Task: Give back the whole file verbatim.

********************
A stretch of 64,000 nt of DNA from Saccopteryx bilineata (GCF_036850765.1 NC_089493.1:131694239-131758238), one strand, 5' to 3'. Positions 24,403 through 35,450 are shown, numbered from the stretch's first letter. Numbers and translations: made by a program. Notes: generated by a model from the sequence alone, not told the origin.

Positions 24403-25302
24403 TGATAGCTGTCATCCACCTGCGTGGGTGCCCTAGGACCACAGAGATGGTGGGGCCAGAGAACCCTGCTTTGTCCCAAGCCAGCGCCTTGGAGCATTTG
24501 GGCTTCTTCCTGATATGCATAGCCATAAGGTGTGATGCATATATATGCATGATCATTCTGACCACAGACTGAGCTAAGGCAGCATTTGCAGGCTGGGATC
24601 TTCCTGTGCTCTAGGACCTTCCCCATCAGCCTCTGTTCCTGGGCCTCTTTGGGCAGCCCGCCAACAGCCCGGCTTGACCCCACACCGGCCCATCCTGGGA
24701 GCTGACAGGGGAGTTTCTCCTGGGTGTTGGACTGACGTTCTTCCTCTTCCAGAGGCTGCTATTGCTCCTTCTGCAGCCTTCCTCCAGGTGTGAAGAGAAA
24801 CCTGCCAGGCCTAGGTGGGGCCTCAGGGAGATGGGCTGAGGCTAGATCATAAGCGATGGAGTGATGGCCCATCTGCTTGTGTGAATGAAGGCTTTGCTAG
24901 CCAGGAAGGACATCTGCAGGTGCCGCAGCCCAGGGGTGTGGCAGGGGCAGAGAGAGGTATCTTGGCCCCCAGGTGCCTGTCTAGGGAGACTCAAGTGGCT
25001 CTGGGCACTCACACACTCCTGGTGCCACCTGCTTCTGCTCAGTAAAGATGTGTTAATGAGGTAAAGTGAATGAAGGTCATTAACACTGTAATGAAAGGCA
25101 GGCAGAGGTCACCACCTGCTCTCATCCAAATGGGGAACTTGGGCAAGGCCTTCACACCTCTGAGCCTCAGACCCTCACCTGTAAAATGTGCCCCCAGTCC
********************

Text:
A stretch of 64,000 nt of DNA from Saccopteryx bilineata (GCF_036850765.1 NC_089493.1:131694239-131758238), one strand, 5' to 3'. Positions 24,403 through 35,450 are shown, numbered from the stretch's first letter. Numbers and translations: made by a program. Notes: generated by a model from the sequence alone, not told the origin.

Positions 24403-25302
24403 TGATAGCTGTCATCCACCTGCGTGGGTGCCCTAGGACCACAGAGATGGTGGGGCCAGAGAACCCTGCTTTGTCCCAAGCCAGCGCCTTGGAGCATTTG
24501 GGCTTCTTCCTGATATGCATAGCCATAAGGTGTGATGCATATATATGCATGATCATTCTGACCACAGACTGAGCTAAGGCAGCATTTGCAGGCTGGGATC
24601 TTCCTGTGCTCTAGGACCTTCCCCATCAGCCTCTGTTCCTGGGCCTCTTTGGGCAGCCCGCCAACAGCCCGGCTTGACCCCACACCGGCCCATCCTGGGA
24701 GCTGACAGGGGAGTTTCTCCTGGGTGTTGGACTGACGTTCTTCCTCTTCCAGAGGCTGCTATTGCTCCTTCTGCAGCCTTCCTCCAGGTGTGAAGAGAAA
24801 CCTGCCAGGCCTAGGTGGGGCCTCAGGGAGATGGGCTGAGGCTAGATCATAAGCGATGGAGTGATGGCCCATCTGCTTGTGTGAATGAAGGCTTTGCTAG
24901 CCAGGAAGGACATCTGCAGGTGCCGCAGCCCAGGGGTGTGGCAGGGGCAGAGAGAGGTATCTTGGCCCCCAGGTGCCTGTCTAGGGAGACTCAAGTGGCT
25001 CTGGGCACTCACACACTCCTGGTGCCACCTGCTTCTGCTCAGTAAAGATGTGTTAATGAGGTAAAGTGAATGAAGGTCATTAACACTGTAATGAAAGGCA
25101 GGCAGAGGTCACCACCTGCTCTCATCCAAATGGGGAACTTGGGCAAGGCCTTCACACCTCTGAGCCTCAGACCCTCACCTGTAAAATGTGCCCCCAGTCC